Hubby and I got frisky last night. No, not that kind of frisky… we decided to really treat ourselves to a romantic and absurdly delicious meal. We went out and picked up two half-pound, rib-eye steaks – not beef, but bison. Maybe you’ve tried bison and are thinking, “Yuck”. No surprise there! The grain-fed variety just doesn’t taste like meat. Besides, grass-fed is amazingly healthy. When compared to grain-fed it is:
- Higher in Vitamins B, E and K.
- Higher in trace minerals such as calcium, magnesium, and selenium.
- Loaded with 2 to 4 times more Omega-3.
- Lower in fat and calories.
- Did I mention delicious?
I won’t spend any more time than that educating you about the difference between grass-fed and grain-fed because frankly, I am not an expert. I do, however, know enough to be dangerous, and I do know what my taste buds like. To find out more, go to http://www.marksdailyapple.com/the-differences-between-grass-fed-beef-and-grain-fed-beef/#axzz1zW3EnurW or http://www.eatwild.com/healthbenefits.htm.
Now, grass fed meat can be difficult to hunt down, depending on where you live, but you can usually find it at your local farmer’s market or butcher’s shop. Whole Foods is an excellent provider of it. Do you have a big family or a spare freezer? If you do, you can probably order bison in bulk from a farmer. Now you’re talking delicious and inexpensive!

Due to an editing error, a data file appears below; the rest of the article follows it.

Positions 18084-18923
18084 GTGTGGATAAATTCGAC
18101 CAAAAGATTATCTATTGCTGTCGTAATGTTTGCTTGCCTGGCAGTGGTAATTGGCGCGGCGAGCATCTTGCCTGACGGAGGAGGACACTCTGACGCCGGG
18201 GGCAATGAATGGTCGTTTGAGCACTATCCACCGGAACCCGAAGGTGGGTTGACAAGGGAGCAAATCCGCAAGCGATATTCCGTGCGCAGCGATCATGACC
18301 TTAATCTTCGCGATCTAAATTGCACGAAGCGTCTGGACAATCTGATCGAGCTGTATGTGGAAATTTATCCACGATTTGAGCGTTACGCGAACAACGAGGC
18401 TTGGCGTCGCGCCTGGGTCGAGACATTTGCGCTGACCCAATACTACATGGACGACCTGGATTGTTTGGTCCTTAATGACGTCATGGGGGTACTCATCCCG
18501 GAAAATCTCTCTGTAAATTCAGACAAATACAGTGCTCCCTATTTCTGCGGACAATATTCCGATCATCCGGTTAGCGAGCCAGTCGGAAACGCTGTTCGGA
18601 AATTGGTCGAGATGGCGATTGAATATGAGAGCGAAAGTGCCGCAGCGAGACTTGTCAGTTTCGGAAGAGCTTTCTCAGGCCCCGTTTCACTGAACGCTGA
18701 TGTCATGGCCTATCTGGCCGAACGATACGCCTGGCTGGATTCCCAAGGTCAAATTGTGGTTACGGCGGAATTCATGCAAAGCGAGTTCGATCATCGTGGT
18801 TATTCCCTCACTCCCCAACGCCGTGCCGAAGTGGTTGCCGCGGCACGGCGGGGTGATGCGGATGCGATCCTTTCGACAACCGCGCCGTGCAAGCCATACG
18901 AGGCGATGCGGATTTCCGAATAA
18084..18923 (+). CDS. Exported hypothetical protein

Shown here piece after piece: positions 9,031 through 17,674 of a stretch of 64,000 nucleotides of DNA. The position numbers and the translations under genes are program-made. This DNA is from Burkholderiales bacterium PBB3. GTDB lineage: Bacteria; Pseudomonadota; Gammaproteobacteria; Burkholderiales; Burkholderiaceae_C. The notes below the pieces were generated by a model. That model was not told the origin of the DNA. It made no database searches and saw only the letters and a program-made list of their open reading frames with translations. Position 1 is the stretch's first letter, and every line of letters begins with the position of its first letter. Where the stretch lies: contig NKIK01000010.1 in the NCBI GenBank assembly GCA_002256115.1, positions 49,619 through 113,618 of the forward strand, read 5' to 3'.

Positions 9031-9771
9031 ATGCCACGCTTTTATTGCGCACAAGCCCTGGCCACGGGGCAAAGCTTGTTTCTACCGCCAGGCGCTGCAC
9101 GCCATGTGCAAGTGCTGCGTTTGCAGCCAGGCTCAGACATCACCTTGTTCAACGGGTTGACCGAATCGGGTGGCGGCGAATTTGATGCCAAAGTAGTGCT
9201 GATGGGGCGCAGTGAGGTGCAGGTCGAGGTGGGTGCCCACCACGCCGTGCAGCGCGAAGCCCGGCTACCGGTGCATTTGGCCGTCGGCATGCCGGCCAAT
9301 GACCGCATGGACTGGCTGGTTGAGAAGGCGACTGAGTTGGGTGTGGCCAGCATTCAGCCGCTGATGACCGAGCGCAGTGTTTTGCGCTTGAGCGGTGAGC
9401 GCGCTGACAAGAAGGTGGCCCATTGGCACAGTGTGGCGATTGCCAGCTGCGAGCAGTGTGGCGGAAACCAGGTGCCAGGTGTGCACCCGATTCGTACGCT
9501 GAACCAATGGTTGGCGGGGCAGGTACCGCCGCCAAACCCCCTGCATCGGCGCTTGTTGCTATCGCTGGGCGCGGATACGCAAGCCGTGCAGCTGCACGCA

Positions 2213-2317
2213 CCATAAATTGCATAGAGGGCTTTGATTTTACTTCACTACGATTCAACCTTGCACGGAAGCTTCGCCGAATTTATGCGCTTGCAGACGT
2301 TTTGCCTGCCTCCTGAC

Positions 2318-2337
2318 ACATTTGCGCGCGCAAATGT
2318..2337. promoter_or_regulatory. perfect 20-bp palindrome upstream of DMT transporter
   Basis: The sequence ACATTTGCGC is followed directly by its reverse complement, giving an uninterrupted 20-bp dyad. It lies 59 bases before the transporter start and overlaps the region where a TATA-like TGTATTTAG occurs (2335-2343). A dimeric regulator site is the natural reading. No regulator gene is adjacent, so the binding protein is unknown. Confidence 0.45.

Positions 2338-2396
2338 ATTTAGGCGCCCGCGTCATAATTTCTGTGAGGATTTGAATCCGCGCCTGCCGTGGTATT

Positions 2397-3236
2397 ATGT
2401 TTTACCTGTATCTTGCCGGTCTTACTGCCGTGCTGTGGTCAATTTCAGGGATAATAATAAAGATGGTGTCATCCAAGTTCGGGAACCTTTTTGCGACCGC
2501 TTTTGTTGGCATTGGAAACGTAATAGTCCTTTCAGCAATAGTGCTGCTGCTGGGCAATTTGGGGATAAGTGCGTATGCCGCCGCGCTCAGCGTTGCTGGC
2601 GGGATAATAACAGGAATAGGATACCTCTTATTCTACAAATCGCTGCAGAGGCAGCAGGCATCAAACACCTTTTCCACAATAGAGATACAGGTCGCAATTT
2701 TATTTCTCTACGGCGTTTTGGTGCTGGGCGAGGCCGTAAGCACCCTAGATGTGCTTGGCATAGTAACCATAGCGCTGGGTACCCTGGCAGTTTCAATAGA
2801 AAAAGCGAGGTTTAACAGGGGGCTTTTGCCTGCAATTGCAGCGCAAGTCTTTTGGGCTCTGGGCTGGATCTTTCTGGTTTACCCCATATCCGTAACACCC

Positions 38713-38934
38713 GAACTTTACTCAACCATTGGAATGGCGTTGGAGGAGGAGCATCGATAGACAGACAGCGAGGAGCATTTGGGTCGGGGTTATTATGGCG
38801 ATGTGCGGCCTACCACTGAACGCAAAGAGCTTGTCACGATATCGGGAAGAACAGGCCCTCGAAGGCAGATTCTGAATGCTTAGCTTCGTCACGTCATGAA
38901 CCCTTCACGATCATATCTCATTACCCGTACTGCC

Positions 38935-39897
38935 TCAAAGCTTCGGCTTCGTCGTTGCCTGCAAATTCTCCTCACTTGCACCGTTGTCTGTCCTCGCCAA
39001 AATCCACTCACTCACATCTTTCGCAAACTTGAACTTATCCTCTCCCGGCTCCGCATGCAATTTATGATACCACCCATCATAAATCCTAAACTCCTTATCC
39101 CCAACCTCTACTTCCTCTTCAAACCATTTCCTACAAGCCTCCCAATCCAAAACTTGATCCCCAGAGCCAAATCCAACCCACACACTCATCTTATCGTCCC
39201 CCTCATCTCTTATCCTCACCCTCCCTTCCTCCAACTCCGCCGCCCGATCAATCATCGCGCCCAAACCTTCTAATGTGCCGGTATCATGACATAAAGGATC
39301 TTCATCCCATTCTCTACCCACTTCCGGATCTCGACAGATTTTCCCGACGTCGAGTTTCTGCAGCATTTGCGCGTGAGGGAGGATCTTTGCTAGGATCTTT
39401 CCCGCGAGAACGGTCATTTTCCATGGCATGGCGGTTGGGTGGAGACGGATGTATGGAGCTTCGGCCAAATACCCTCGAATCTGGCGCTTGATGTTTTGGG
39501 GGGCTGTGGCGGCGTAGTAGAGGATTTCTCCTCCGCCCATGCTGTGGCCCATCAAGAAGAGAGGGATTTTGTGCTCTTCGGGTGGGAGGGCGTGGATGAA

Here comes the tantalization. Check out these mouth drooling photos and take a peek at how we cooked our rib-eyes.
We used an old-fashioned charcoal grill. First, we prepped those mouthwatering morsels by drizzling a little olive oil on all sides, adding with some pepper and just a pinch of salt (salt=bad, I know, but I used the best salt I could find). We fired up the barbie, and while it was warming up, let the rib-eyes sit out at room temperature for about 15 minutes. Actually, we put coals on one side of the grill and not the other – you’ll see why in a moment.
First, we grilled each side of the rib-eye directly over hot coals for about three minutes. Then, we moved the rib-eyes so they were not lying directly over the coals and let them cook for another ten minutes or so, leaving the smoking vents open. If you are using a gas grill you can simply move the steaks up to the warming shelf for those last ten minutes.
We enjoyed our bison, medium to medium-rare with some delicious veggies – fresh green beans sautéed in garlic and green onions, then steamed to cook through. A good time was had by all (no, I’m not going into all the details) and I heartily recommend this become a staple in your eating routine. After all: “it’s what’s for dinner.”
Recipes resource: http://www.ehow.com/how_6018095_way-bison-boneless-ribeye-steak.html (we had to alter a bit but we used this as a starter)